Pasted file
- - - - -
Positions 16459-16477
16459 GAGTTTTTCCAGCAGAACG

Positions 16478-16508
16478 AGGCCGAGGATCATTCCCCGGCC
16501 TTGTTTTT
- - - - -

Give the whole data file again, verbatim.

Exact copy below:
Positions 16459-16477
16459 GAGTTTTTCCAGCAGAACG

Positions 16478-16508
16478 AGGCCGAGGATCATTCCCCGGCC
16501 TTGTTTTT